Shell Shock

shellshockBrowsing through my social media sites, I kept coming across a video of Patrick Stewart answering a fan’s question. Captions for the video included, “heart shattering response to fan’s question,” and ” a beautiful answer that will touch your heart,” among others.

I like Patrick Stewart. I enjoyed his roles as Leondegrance in Excalibur, Captain Picard in Star Trek: The Next Generation, Professor Xavier in the X-Men movies (although I didn’t care for the movies themselves), and even the short role he played in the 80’s B-Flick (my favorite genre) Lifeforce.

Normally I don’t bother with these types of stories with the attempts at interest-grabbing headlines. Because of the frequency in which this video showed up everywhere I turned, and given my fondness for Patrick Stewart, I played the video.

(I turned on closed-captioning so I could read what was being said. The volume is pretty low.)

When Stewart spoke of his father’s experience with shell shock, I was instantly reminded of this video:

“There’s a condition in combat. Most people know about it. It’s when a fighting person’s nervous system has been stressed to it’s absolute peak and maximum. Can’t take anymore input. The nervous system has either (click) snapped or is about to snap.

“In the first world war, that condition was called shell shock. Simple, honest, direct language. Two syllables, shell shock. Almost sounds like the guns themselves.

“That was seventy years ago. Then a whole generation went by and the second world war came along and very same combat condition was called battle fatigue. Four syllables now. Takes a little longer to say. Doesn’t seem to hurt as much. Fatigue is a nicer word than shock. Shell shock! Battle fatigue.

“Then we had the war in Korea, 1950. Madison avenue was riding high by that time, and the very same combat condition was called operational exhaustion. Hey, we’re up to eight syllables now! And the humanity has been squeezed completely out of the phrase. It’s totally sterile now. Operational exhaustion. Sounds like something that might happen to your car.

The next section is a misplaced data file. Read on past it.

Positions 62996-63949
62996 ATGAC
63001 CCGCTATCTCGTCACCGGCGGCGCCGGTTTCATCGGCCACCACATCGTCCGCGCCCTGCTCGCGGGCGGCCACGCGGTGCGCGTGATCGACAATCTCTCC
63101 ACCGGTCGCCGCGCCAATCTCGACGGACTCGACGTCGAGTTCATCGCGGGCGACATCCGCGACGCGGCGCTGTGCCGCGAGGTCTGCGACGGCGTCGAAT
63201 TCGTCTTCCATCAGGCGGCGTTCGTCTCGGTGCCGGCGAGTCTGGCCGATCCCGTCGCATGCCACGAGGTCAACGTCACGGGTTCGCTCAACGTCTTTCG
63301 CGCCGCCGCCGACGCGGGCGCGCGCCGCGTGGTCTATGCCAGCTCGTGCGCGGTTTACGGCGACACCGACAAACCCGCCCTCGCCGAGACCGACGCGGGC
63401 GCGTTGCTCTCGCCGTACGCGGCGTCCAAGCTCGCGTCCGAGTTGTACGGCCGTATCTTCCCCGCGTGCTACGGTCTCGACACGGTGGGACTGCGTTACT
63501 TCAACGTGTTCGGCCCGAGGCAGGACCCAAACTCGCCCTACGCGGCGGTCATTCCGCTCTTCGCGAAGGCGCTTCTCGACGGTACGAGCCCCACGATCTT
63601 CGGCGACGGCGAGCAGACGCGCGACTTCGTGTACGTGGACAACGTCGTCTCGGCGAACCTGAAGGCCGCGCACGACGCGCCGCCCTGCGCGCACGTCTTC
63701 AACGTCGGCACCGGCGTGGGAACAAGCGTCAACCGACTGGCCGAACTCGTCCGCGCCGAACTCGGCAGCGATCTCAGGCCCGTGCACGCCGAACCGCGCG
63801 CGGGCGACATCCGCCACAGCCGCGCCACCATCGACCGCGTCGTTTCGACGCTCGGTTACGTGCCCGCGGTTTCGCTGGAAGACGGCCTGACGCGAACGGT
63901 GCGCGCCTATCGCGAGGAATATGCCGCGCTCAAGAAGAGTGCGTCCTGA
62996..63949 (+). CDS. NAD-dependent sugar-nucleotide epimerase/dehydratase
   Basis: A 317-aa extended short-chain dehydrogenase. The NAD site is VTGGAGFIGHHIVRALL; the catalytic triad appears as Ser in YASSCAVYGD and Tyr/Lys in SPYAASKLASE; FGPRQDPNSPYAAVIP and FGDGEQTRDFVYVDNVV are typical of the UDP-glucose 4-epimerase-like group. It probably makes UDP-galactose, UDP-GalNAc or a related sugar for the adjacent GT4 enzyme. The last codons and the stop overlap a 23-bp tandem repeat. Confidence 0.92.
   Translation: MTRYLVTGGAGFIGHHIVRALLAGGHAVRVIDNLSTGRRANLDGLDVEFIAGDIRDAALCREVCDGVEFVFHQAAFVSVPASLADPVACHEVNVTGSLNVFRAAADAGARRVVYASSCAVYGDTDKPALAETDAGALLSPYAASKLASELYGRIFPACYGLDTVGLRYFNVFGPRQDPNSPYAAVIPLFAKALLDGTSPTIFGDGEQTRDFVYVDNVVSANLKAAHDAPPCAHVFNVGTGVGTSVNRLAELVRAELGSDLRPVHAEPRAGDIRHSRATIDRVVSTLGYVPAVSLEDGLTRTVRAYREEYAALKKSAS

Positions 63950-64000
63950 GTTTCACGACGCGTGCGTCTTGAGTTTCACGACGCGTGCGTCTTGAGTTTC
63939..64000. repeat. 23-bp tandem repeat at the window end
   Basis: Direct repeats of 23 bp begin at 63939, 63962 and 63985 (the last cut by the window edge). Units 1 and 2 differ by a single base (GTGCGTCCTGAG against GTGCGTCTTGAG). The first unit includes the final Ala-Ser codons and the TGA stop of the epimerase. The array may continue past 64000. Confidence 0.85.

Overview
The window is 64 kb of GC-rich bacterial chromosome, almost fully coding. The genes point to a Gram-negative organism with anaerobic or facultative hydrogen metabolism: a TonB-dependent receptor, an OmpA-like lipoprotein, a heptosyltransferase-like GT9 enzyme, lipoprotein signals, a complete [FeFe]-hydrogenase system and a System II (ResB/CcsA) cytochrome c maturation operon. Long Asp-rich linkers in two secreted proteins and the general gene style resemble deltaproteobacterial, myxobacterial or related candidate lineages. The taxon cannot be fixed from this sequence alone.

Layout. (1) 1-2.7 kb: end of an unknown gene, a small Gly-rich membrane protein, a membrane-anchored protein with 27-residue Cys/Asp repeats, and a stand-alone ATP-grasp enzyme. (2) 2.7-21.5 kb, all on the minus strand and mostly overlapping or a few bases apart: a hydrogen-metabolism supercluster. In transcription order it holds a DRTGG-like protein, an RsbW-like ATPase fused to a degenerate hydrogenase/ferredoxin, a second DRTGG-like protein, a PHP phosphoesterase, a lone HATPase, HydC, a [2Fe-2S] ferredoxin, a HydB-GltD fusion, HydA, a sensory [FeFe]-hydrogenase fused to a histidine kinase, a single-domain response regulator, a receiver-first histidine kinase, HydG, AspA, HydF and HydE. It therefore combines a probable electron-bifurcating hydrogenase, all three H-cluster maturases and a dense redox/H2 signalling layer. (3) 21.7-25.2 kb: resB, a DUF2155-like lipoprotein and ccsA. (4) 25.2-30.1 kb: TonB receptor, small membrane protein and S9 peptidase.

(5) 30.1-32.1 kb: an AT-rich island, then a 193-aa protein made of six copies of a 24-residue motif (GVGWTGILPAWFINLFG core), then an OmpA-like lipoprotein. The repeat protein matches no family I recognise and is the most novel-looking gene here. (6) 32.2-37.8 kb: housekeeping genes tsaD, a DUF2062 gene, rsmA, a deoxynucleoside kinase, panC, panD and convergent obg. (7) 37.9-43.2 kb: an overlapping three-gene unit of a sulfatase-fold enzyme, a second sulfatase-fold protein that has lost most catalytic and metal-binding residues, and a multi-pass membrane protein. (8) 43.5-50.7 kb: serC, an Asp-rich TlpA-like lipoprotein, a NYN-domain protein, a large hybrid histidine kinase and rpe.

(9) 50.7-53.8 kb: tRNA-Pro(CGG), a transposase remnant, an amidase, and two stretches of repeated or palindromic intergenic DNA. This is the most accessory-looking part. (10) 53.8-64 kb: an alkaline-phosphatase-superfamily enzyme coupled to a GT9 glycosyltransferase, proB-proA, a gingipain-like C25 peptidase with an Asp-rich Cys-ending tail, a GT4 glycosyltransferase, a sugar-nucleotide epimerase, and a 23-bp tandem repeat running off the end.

“Then of course, came the war in Viet Nam, which has only been over for about sixteen or seventeen years, and thanks to the lies and deceits surrounding that war, I guess it’s no surprise that the very same condition was called post-traumatic stress disorder. Still eight syllables, but we’ve added a hyphen! And the pain is completely buried under jargon. Post-traumatic stress disorder.

“I’ll bet you if we’d of still been calling it shell shock, some of those Viet Nam veterans might have gotten the attention they needed at the time. I’ll betcha. I’ll betcha.”

– – – – –

I’m afraid I have lost track of what awareness month this is. There are so many these days that I am not exactly sure what I should be aware of. So today I’m recalling my awareness of PTSD.

After a trauma or life-threatening event, it is common to have reactions such as upsetting memories of the event, increased jumpiness, or trouble sleeping. If these reactions do not go away or if they get worse, you may have Posttraumatic Stress Disorder (PTSD).


Help is available! (Links provided by U.S. Department of Veteran Affairs. If you know of other agencies, please link them in the comment section below.)

Here you’ll find links to the websites of trauma centers and other organizations that deal with trauma, PTSD, and related topics.



Categories: Veteran's Issues

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6 replies

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